Why Nike could never lever­age the World No.1

Golf Asia (Malaysia) - - SCENE -

Nike’s golf story was in­spired by the global fame and charisma of Tiger Woods. From the start, it was clear that the re­la­tion­ship be­tween the player and the Ore­gonbased com­pany was far more am­bi­tious and com­plex than just another golf en­dorse­ment deal: Brand Tiger would help de­fine the link be­tween busi­ness and sport celebrity. The first time we saw Woods on tele­vi­sion he was pitch­ing for the brand. “Hello World” he said, echo­ing a Nike slo­gan just a few days af­ter sign­ing his first multi-mil­lion dol­lar deal as a 19-year-old Stan­ford grad­u­ate in 1996.

Woods’ role in the Nike story high­lights the ba­sic prob­lem of mar­ket­ing: cause and ef­fect. The ef­fect is very easy to spot – sales rise or fall – but get­ting to the cause is where ex­pen­sive mis­takes are made as suc­cess or failure is at­trib­uted to the wrong thing. ‘Half the money I spend on advertising is wasted,’ goes the in­dus­try cliché. ‘I just don’t know which half’.

When ap­plied to golf, the ma­jor golf equip­ment brands spend enor­mous sums of money on tour player en­dorse­ments, in the hope this will en­cour­age reg­u­lar golfers to buy their equip­ment. Things are rarely that sim­ple, how­ever. Player en­dorse­ments can cer­tainly help make a brand fa­mous, but just know­ing of their ex­is­tence is not enough to per­suade us to shell out on a new set of irons or the lat­est driver. The am­bas­sado­rial role of Tiger and, sev­eral years later, Rory McIl­roy who signed a $200 mil­lion con­tract in 2012, was at odds with how golf clubs are tra­di­tion­ally bought and sold.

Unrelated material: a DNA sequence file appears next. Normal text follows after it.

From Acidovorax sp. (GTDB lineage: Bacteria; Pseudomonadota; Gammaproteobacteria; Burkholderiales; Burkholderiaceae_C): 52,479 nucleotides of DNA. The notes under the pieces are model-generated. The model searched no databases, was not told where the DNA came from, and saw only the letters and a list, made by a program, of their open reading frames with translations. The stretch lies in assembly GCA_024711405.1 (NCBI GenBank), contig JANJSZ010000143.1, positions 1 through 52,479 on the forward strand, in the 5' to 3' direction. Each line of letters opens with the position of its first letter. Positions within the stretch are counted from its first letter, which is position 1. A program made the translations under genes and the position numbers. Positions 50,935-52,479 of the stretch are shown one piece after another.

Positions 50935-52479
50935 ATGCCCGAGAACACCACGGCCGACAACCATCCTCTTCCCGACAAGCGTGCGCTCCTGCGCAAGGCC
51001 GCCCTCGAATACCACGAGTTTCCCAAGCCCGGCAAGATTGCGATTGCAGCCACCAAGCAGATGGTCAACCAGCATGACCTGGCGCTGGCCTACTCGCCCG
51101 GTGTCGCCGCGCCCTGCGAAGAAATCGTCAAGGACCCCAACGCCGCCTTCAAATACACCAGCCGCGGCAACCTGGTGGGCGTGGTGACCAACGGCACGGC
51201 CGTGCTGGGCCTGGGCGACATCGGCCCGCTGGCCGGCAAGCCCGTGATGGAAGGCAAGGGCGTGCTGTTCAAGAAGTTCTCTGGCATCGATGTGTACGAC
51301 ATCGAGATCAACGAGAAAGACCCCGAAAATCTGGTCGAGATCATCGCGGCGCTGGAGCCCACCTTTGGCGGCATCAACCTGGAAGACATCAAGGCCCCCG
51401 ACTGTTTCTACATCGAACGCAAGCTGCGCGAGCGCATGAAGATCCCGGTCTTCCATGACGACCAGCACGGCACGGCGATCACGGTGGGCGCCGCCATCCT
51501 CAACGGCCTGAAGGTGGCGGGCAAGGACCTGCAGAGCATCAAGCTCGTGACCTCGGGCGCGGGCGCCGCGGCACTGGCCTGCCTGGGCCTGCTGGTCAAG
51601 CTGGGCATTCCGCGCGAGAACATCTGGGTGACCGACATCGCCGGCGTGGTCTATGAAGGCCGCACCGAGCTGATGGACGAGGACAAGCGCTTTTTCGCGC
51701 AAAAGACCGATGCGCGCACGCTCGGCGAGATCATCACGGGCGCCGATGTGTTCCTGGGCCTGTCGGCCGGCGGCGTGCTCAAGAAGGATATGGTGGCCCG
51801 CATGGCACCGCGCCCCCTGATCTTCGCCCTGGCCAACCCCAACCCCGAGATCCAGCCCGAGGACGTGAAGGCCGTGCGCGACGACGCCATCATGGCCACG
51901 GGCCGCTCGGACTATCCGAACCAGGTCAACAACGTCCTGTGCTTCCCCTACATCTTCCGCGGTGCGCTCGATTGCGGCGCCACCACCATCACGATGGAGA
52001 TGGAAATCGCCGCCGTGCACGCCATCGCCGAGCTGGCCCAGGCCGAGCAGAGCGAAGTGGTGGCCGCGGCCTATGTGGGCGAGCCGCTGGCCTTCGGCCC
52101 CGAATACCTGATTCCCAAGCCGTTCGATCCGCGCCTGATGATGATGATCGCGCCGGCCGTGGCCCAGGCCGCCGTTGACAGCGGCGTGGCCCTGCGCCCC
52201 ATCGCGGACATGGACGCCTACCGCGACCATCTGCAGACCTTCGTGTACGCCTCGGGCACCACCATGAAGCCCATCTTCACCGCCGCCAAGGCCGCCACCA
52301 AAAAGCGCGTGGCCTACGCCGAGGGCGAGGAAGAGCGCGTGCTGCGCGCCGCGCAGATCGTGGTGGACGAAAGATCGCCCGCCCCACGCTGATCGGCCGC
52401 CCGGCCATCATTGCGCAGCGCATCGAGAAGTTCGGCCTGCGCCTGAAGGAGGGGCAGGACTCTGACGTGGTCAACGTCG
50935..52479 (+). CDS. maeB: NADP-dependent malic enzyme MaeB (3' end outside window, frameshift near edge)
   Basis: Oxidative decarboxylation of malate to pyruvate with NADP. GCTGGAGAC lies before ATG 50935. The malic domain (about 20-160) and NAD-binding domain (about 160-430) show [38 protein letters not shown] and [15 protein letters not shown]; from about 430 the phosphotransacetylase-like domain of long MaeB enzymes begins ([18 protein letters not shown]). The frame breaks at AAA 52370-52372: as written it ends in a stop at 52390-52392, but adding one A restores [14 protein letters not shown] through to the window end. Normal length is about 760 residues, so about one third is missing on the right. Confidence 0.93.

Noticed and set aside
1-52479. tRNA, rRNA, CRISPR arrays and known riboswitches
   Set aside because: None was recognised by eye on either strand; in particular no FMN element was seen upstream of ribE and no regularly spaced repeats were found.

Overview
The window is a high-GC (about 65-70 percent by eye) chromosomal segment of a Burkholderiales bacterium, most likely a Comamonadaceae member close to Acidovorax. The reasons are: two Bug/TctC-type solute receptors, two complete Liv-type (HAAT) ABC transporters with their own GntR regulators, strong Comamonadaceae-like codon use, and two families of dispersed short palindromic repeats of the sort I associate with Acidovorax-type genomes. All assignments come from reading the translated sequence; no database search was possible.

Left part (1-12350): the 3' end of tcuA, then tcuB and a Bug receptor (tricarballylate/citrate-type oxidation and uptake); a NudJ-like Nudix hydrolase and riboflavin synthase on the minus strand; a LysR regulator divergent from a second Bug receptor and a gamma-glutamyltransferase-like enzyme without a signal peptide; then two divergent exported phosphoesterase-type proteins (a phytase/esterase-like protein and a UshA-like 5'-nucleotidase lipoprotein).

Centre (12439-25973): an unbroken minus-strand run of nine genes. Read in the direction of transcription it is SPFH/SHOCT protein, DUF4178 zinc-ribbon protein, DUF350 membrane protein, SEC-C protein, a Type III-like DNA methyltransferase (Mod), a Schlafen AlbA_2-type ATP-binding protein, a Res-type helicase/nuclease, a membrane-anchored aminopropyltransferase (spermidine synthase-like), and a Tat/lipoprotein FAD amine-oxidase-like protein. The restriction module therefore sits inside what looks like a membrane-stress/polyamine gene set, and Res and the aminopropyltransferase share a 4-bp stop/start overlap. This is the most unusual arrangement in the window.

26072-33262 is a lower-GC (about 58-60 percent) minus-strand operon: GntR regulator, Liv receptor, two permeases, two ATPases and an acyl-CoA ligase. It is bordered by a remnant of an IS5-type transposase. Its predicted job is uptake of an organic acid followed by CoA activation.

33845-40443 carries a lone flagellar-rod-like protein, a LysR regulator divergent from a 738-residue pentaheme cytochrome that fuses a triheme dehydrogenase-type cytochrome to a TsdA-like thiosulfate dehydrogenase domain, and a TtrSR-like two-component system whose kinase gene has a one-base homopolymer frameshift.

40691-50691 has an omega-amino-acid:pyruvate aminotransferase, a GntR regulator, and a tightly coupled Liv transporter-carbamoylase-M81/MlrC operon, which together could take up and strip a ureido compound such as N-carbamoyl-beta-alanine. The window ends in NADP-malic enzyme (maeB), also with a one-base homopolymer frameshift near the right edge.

“Nike did pro­duce some ex­cel­lent prod­ucts, but their mar­ket­ing cen­tred on what Tiger or Rory were us­ing rather than how the prod­uct ac­tu­ally helped the av­er­age golfer,” says Paul Hedges, CEO of Fore­most, the UK’s largest golf retail group, which boasts a mem­ber­ship of over 950 club pro­fes­sion­als and is re­spon­si­ble for 25% of all UK golf sales.

“With an ed­u­cated and dis­cern­ing buyer that was not enough,” Hedges con­tin­ues. “With­out fully em­brac­ing cus­tom-fit tech­nol­ogy to demon­strate play­ing ben­e­fits, they al­lowed other brands to be seen as a bet­ter choice.”

There was al­ways a flaw at the heart of Nike’s Tiger strat­egy, Hedges as­serts.

Put sim­ply, most of the peo­ple who idolised and were most in­flu­enced by Tiger were not the ones buy­ing the clubs. “Golf’s de­mo­graphic skew means that with the higher av­er­age age of par­tic­i­pants the hero wor­ship of iconic play­ers was never as pow­er­ful as it was re­ported to be.

“In short, wealth­ier, more ma­ture golfers never re­ally warmed to a brand that was per­ceived as be­ing heav­ily aligned with teenagers,” says Hedges.

“It is a mis­take to think that a young de­mo­graphic will sim­ply stay with a brand as they grow older. As we get older, our brand val­ues change and we are in­flu­enced by other things.”

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